Vitamin B9 or folic acid is a prized member of the B vitamins family. Folic acid is essential for good health, boasting numerous rather incredible properties and health benefits. For instance, it plays a key role in cell repair, DNA synthesis, amino acids metabolism and supports leukocytes and erythrocytes production. Even more, vitamin B9 is believed to support the body’s natural disease prevention mechanism, ensuring a better protection against cancer, heart disease and obesity.
In addition to this, the nutrient has been shown to contribute immensely to fetal health and proper development during pregnancy. Folic acid is essential for a normal fetal development. Deficiencies during pregnancy may lead to gaps in the spinal cord which, in turn, cause brain injury, paralysis and even fetal death in utero. Any damage to the brain, spinal cord or spine of an unborn or newborn baby falls into the category of neural tube defects. There is no treatment for any of these conditions, which is why prevention is pivotal.
Very important: all expecting mothers should consider supplementing their diet with vitamin B9 or folic acid which, according to research, can protect against neural tube defects of the brain, spine and spinal cord in newborn babies. Vitamin B12 has also been shown to play an important part in delivering a healthy baby. Your healthcare provider will most likely recommend a multivitamin during pregnancy, containing most if not all essential vitamins and minerals in amounts suited to the growing demands of a pregnancy.
Vitamin B9 is also highly recommended before conception as it has been shown to improve fertility and increase one’s chances of getting pregnant. So know that folic acid is one of the first and most important prenatal vitamins to consider for supplementation. Folic acid boasts numerous other health benefits. For instance, it supports blood cell production.
It would appear that folic acid stimulates the body to produce both erythrocytes and leukocytes (red blood cells and white blood cells). This ensures both oxygen delivery to tissues and muscles as well as a proper defense against bacteria and viruses. Both vitamin B12 and iron contribute to red blood cell production (New insights into erythropoiesis: the roles of folate, vitamin B12, and iron).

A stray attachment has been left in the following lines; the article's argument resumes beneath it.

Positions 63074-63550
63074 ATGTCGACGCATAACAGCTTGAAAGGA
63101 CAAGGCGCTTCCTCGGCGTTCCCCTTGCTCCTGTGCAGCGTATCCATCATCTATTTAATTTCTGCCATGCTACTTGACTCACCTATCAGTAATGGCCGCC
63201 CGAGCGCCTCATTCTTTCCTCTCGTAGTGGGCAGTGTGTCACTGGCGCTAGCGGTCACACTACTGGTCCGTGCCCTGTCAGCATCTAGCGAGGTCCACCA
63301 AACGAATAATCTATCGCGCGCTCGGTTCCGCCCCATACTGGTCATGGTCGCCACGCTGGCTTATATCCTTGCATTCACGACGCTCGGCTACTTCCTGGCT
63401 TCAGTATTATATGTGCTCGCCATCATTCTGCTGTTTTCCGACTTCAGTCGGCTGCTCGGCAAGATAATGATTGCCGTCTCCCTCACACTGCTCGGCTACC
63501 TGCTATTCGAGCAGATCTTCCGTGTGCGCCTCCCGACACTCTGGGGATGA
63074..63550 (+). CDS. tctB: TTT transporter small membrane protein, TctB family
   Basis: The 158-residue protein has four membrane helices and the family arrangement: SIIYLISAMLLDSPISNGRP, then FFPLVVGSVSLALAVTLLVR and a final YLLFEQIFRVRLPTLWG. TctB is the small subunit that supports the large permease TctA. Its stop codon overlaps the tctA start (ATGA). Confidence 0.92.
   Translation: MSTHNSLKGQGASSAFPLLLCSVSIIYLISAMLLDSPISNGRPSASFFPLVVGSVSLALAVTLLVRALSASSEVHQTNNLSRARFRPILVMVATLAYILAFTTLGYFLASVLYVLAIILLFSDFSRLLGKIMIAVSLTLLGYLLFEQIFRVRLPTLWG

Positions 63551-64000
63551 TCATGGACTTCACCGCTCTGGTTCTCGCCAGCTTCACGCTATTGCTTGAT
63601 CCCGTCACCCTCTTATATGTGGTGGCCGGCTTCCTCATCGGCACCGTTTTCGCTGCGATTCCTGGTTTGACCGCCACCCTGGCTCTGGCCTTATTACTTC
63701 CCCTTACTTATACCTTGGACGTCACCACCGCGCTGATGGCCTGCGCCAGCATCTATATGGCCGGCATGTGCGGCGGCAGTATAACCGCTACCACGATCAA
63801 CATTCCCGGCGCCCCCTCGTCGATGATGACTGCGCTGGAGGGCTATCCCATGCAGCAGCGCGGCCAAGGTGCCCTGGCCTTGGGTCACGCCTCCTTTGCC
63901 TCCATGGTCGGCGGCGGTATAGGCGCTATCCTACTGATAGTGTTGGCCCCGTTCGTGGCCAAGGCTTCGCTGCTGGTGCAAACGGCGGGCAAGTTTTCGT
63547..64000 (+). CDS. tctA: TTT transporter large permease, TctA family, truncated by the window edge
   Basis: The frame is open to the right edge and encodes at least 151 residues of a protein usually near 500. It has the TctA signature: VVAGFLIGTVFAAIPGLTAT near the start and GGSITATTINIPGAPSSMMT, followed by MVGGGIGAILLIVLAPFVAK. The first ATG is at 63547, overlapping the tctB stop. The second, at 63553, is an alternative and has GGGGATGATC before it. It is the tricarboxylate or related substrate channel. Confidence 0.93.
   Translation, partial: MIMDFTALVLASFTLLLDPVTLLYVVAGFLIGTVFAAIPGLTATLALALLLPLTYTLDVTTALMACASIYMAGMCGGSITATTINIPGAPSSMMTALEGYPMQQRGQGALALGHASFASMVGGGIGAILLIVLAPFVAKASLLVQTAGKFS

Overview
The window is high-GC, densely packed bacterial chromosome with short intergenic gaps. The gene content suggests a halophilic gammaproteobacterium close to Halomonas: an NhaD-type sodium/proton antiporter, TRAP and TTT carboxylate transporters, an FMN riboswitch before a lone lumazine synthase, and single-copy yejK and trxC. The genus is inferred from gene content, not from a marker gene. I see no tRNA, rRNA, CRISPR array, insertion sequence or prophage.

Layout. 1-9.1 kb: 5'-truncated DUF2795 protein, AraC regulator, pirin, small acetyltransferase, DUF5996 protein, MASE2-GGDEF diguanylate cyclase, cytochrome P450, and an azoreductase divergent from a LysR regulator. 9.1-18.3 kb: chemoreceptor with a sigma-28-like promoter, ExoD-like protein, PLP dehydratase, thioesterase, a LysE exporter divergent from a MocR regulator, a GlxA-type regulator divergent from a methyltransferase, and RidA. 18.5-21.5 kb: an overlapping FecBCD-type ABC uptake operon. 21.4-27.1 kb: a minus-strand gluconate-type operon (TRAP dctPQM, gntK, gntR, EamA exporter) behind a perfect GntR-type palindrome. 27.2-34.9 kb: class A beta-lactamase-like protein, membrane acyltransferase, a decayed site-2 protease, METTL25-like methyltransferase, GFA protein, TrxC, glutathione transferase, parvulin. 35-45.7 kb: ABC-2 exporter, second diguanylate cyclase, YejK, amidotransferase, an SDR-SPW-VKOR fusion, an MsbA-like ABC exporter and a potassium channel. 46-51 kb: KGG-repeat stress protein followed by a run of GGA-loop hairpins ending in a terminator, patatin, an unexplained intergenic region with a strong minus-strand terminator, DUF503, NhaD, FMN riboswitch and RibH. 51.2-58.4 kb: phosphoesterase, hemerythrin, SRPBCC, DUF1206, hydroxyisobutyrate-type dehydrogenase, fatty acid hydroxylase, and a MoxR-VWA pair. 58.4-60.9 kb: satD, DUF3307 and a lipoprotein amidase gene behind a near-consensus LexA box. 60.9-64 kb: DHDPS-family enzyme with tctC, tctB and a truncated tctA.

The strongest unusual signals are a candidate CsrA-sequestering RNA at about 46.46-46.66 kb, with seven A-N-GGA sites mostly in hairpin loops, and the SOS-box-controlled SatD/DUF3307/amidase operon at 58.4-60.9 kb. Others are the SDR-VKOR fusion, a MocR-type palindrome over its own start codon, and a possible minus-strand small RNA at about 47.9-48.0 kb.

Several studies suggest that folic acid may be useful against depression. Even more, the nutrient has been shown to help eliminated homocysteine from the blood. High levels of blood homocysteine are shown to cause blood clots, stroke, heart attack, vascular inflammation, artery damage, preeclampsia and miscarriages. A sufficient intake of the vitamin can represent an excellent prevention method and contribute to cardiovascular health.
Moreover, promising research suggests a good intake of folic acid can slow down the aging process and prevent signs of premature aging. Of course, good overall dietary and lifestyle habits are most likely to contribute to a longer, healthier and happier life. Last but not least, vitamin B9 supports brain health and brain activity. See what are the 10 best, most common sources of folate in my article on Vitamin B9: folic acid.
List of benefits
If you are not still convinced, here is a list of some of the most notable benefits of folic acid:
1) Supports red blood cell production and helps prevent anemia.
2) Prevents cardiovascular disease and preeclampsia by reducing homocysteine levels in the blood.
3) Stimulates cell regeneration, especially of skin cells.
4) Supports nervous system activity and brain functions.
5) Helps prevent dementia, Alzheimer’s included.
6) Reduces the risk of osteoporosis and related bone fractures.
7) Potential benefits for depression.
8) Slows down the aging process.
9) Supports normal growth and development of babies in the womb.
10) Reduces the risk of blood clots and stroke.
As you can see, folic acid boats numerous wonderful health benefits. A balanced and varied diet should provide an adequate intake but, if you feel your body has higher demands, you can always take supplements so you can prevent any possible deficiencies. My advice is to consult with your doctor first and, together, work out a strategy fit for your nutritional requirements.
However, the basis of your health should be your diet. Eat healthy, fresh, natural. Don’t overcook what doesn’t need to be overcooked. Enjoy variety in your eating and, most important, learn to enjoy your food. Make eating a savory experience and learn which foods are the richest in nutrients. Remember: knowledge is power, especially when it comes to healthy eating.